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You could use CharybdeFS that was made exactly for this kind of purpose. It's a passthrough fuse filesystem like PetardFS but much more configurable. See the CharybdeFS cookbook here: http://www.scylladb.com/2016/05/02/fault-injection-filesystem-cookbook/ It's advanced enough to test a database.


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This script would do the trick, at least for most typical scenarios. It requires on blkid, lsscsi and sed: #!/bin/bash mkdir -p /dev/disk/by-{path,uuid} for dev in `blkid -o device | grep -v block`; do ln -s "$dev" "/dev/disk/by-uuid/$(blkid -o value -s UUID "$dev")" done lsscsi -v | sed 'N;s/\n//' |\ sed ...


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ifconfig = Solaris ipconfig = Windows ip = Linux That I know, but am certainly open to additions and corrections.


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If you store only backups of MySQL on your / partition then it's easy to move the data. Assume you're storing your data in /opt/backup/ you can: Stop the backup from writing to that directory ( if you're using some backup program ) Move backup folder in / to /home/ ( or any folder in /home as you want) # mv /opt/backup/ /home/ Create a symbolic link to ...


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You first need to get your root partition ("/") down from being full or many bad things will happen in your system. It needs /tmp to be writeable for many system and user tasks. Your root partition is only 50GB so you're never going to get the space you need there with current partition structure. Your options would be to repartition to get a separate /var ...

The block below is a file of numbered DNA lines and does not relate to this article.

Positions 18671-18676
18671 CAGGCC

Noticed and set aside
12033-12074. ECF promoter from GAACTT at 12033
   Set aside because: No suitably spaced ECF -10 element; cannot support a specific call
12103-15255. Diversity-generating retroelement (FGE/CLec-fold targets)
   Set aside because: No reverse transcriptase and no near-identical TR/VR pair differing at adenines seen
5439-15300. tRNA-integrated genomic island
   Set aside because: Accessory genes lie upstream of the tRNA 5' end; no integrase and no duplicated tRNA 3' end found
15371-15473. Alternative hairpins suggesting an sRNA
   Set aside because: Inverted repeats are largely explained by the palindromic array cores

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The root filesystem is passed to the kernel upon boot using the root argument. So you should be able to: cat /proc/cmdline and then look for root=/some/path, or perhaps root=UUID=longstring. For instance, I get: BOOT_IMAGE=/boot/kernel-genkernel-x86_64-4.4.0-sabayon root=UUID=18f3b5a1-3994-43ef-ad6d-cb4c86ff5f95 ro quiet splash If it's a path, it ...


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The automounter was designed exactly for this kind of problem. It automatically mounts drives (local or remote) only when they are needed, and unmounted them when they are no longer being used. Install autofs on your NFS client and comment out (or remove) the entries in /etc/fstab. Edit /etc/auto.master and ensure that there is a line like this uncommented ...


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Have you tried dstat ? in case of my enp025 Ethernet interface for example : dstat -i -N enp0s25 ----interrupts--- 33 34 35 5 0 0 6 0 0 8 0 26 9 0 0 7 0 0 10 0 0 for doing more stuff , read the man page: DSTAT(1) ...



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